When the president had run out of meat-related perquisites to use as guilt-fodder, he turned to some of the other tangible benefits. Our profit-sharing system, for example. The way they gave us a percentage on the percentage of the commission for any sales we contributed to. The, umm...insurance benefits for people who'd worked with them longer than nine months. The list of boons went on, for what seemed like minutes.
Finally, he calmed down, turned a less crimson color, and thanked us for listening. "See, I feel like I can blow off steam with you guys," he explained as we shuffled back to the exit. "Now when I talk to the other departments I don't have to get so worked up."
Indeed. Thank you, sir. Thank you for the opportunity to help you vent.
- Wednesday: I had expected something truly horrendous to greet me this morning, and was more disappointed than relieved when I saw neither ambulances, fire trucks, nor police surrounding the building when I arrived. It looked like this Wednesday was finally going to be the perfectly normal day that I'd hoped to have all week.
Oddly enough, it wasn't.
At around 10am--a time I was beginning to regard as the Magic Hour--our beleaguered boss Norman asked us to turn off our phones and gather round. ("Now what?!" I heard Becky intone. I expected some sort of angry snort in response from Ted, but then I remembered he'd called in sick.) Half of the office stood respectfully around Norman. The rest scuttled over in their chairs, pulling themselves crab-like with their feet.
Norman finished mopping his brow with his handkerchief, put it back into his pocket, and looked at us with eyes that were difficult to read. "The Park Ridge police are downstairs," he announced. "Early this morning, someone called in a bomb threat to the receptionist."
I heard only one surprised gasp. No one else reacted. Almost as if they'd expected it.
Norman continued, in a voice that seemed as much full of frustration as concern. "The fire department are on their way here now to check it out. Now, you can leave the building..." and most of us turned away to get our coats, but Norman continued: "...if you want. But it'll count against your lunch hour. So don't go too far away."
I think what surprised me the most about that was the fact that no one reacted much. There were no cries of indignation, no stamping of feet in protest...just grumbling. Most of the department resumed picking up their jackets and heading for the doors. Three people remained at their desks and resumed placing cold calls. (I did mention the incidence of mental illness?...)
I went across the street, to the insurance company's cafeteria, with about four other people, including Jeff, who had helped me get the job in the first place. And I tried to stir up at least a little discussion about the situation with them--"I mean, is that even legal?!" I asked. "Can they really do that in an emergency like this?" But the most response I got was a shrug and a sigh, and my companions' talk soon shifted to wistful discussions of career successes of days gone by.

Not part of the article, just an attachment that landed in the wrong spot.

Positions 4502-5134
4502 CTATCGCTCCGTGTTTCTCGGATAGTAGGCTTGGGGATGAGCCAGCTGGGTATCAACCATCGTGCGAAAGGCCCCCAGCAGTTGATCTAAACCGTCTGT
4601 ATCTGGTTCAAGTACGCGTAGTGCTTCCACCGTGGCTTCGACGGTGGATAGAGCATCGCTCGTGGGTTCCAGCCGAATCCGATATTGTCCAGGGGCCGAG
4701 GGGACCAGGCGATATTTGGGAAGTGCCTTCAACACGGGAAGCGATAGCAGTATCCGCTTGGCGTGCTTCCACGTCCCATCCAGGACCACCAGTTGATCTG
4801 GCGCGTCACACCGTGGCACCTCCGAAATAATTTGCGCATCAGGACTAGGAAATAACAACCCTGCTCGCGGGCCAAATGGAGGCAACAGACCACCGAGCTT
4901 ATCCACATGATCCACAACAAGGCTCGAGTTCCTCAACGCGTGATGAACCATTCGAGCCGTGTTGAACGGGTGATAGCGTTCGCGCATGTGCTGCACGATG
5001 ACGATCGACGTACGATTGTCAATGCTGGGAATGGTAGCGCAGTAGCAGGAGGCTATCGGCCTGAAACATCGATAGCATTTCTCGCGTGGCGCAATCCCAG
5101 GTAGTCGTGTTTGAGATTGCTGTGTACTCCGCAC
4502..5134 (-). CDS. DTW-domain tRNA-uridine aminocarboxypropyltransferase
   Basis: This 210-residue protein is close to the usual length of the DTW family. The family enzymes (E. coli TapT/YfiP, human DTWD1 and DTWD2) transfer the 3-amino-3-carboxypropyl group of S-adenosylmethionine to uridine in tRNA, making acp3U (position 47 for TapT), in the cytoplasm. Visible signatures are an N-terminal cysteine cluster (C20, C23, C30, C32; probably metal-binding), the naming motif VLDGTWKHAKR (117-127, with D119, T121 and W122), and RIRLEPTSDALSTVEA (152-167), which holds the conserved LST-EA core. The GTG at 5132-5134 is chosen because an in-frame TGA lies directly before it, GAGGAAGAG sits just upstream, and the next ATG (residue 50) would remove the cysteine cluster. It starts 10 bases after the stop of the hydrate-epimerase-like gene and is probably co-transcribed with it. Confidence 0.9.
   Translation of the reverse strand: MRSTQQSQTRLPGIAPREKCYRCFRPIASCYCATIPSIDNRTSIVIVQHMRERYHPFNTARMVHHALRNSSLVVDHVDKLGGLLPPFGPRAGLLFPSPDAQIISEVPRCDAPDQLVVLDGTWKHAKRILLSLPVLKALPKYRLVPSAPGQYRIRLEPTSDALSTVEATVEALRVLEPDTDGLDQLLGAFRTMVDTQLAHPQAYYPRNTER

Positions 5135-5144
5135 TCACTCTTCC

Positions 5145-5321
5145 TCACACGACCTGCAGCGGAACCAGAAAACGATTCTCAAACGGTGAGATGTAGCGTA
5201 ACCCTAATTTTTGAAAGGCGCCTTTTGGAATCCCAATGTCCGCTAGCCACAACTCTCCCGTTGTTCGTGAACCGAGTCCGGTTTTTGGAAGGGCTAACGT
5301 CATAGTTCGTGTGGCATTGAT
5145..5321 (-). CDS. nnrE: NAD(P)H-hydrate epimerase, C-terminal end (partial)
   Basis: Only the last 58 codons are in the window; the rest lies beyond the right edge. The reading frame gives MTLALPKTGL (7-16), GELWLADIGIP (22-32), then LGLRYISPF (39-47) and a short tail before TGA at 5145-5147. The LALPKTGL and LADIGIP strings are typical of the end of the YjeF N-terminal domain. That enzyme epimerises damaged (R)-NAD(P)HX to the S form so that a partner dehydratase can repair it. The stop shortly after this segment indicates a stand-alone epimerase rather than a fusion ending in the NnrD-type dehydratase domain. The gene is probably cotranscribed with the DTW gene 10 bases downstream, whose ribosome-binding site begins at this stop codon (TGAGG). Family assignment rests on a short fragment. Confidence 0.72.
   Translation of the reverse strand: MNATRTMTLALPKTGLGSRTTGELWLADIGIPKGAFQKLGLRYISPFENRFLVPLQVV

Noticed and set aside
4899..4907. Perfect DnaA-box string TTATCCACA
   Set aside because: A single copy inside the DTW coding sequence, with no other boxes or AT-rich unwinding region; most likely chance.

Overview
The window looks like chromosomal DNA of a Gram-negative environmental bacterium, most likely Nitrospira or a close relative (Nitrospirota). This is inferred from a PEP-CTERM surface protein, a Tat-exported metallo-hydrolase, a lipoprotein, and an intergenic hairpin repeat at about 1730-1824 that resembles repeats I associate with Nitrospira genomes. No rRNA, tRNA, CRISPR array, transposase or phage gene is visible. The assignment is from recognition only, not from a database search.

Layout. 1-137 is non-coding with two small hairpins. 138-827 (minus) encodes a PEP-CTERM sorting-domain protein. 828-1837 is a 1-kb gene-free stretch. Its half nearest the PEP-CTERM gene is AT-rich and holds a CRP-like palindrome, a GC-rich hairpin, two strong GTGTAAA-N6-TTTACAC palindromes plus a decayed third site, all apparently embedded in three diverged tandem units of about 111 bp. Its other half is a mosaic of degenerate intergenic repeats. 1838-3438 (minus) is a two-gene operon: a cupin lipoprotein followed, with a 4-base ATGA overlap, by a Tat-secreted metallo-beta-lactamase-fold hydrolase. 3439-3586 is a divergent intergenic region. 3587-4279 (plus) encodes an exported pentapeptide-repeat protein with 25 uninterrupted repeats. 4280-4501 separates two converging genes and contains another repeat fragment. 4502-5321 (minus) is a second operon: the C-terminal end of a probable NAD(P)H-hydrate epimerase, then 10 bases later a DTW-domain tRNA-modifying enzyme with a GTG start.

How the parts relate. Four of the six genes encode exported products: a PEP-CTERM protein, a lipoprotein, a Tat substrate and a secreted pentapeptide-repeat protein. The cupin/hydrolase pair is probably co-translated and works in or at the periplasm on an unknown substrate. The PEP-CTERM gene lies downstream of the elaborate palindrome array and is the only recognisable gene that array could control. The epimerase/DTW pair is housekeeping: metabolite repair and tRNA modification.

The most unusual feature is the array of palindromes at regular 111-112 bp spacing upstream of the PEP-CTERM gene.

I sat there for about an hour, nonplussed, not exactly betrayed but definitely feeling like I had no support, no one to count on. That was the moment that tipped the scales for me, that made me realize I had to leave that company as soon as I found something better. I sipped listlessly at a Coke in a waxed paper cup, and listened for an explosion that never came.
- Thursday: Nothing happened out of the ordinary. In fact, the rest of the week turned out to be free of incident. Everyone showed up for work that Thursday morning, even those of us who'd returned to a non-smoking non-crater the prior afternoon. (Ted approached Jeff at the door with an uncharacteristically jaunty "So I heard you guys had a little excitement yesterday?" The fact that Ted was still employed there when I finally left two months later spoke volumes about my co-workers' deductive reasoning skills.)
Well, I *say* everyone showed up. But I'd missed someone. By about 8:30 on Thursday, I realized that Becky was nowhere to be found. Neither I nor anyone else at _______ Company ever laid eyes on her again.
Wishing her luck, I opened my sales database and resumed listlessly dialing contacts.
This is the couch in my boss's office.
I'm sure that, at one time in its long and unpleasant life, this couch might actually have resembled something that a person with taste in furniture might own. The pinkish hue of its leathery flanks may once have been a more vibrant, rich color, before time, multiple butt-landings, and unaccountable scuff marks dimmed its lustre. Its cushions might have been of a more angular shape, not so squashed-down and shapeless, resembling something a surgeon might look at quizzically before passing off to his assistant for disposal. In short--this couch might at one time have looked a lot less like an abused liver with a throw pillow on one end.
I try to avoid sitting on the couch whenever I'm in the boss's office; but sometimes, when there are a lot of people in there for meetings, it's unavoidable. And on one or two of those occasions, I would swear I've felt the couch move.